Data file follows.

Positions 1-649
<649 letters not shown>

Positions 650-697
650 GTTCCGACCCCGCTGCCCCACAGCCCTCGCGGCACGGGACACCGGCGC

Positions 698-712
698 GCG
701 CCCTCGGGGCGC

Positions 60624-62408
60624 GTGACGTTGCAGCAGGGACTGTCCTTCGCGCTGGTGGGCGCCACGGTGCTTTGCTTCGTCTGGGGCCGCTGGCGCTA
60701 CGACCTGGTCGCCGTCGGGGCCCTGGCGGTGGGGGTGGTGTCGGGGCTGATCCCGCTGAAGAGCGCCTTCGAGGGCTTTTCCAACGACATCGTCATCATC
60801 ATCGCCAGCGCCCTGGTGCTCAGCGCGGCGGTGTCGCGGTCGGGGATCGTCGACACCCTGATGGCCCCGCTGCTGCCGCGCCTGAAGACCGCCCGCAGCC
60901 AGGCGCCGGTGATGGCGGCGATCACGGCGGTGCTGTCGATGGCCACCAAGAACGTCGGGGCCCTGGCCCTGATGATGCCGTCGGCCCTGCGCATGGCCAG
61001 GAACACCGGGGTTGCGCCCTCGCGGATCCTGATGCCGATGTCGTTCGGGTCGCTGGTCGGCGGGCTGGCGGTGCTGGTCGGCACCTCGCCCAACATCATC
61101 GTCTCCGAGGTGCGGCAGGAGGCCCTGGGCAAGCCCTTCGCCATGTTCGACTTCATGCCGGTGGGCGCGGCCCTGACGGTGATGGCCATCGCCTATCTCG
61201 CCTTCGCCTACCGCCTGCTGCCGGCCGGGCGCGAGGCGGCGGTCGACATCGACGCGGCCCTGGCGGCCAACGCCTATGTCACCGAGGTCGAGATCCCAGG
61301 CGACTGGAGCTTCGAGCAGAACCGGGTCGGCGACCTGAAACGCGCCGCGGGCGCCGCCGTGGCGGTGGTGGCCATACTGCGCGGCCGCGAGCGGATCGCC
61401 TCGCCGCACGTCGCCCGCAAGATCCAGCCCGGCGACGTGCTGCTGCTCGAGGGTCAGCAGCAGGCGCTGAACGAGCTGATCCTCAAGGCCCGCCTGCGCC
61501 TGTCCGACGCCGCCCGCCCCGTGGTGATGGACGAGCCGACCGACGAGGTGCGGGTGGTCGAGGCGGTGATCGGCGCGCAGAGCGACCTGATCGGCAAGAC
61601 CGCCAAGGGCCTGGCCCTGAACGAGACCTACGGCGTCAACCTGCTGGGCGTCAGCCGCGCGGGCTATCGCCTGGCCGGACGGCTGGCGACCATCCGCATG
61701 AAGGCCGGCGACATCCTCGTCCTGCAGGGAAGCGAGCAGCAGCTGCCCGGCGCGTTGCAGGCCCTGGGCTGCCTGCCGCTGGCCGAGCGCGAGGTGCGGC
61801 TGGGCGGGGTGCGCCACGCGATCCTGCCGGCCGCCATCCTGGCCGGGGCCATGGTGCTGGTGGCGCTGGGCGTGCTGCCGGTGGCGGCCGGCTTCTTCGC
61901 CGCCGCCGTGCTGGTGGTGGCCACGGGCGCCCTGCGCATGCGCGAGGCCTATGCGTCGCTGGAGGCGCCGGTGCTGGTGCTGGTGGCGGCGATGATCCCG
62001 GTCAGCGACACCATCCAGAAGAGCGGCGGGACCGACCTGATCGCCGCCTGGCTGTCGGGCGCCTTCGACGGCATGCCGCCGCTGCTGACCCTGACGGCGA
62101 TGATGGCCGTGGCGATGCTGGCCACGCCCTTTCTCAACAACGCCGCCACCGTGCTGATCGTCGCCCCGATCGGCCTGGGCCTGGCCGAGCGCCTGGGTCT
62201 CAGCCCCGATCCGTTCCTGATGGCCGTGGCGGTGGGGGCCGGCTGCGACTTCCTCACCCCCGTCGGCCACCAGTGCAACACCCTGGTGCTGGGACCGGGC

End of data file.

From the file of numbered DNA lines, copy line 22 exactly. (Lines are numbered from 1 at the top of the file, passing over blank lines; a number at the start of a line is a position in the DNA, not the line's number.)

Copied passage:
61901 CGCCGCCGTGCTGGTGGTGGCCACGGGCGCCCTGCGCATGCGCGAGGCCTATGCGTCGCTGGAGGCGCCGGTGCTGGTGCTGGTGGCGGCGATGATCCCG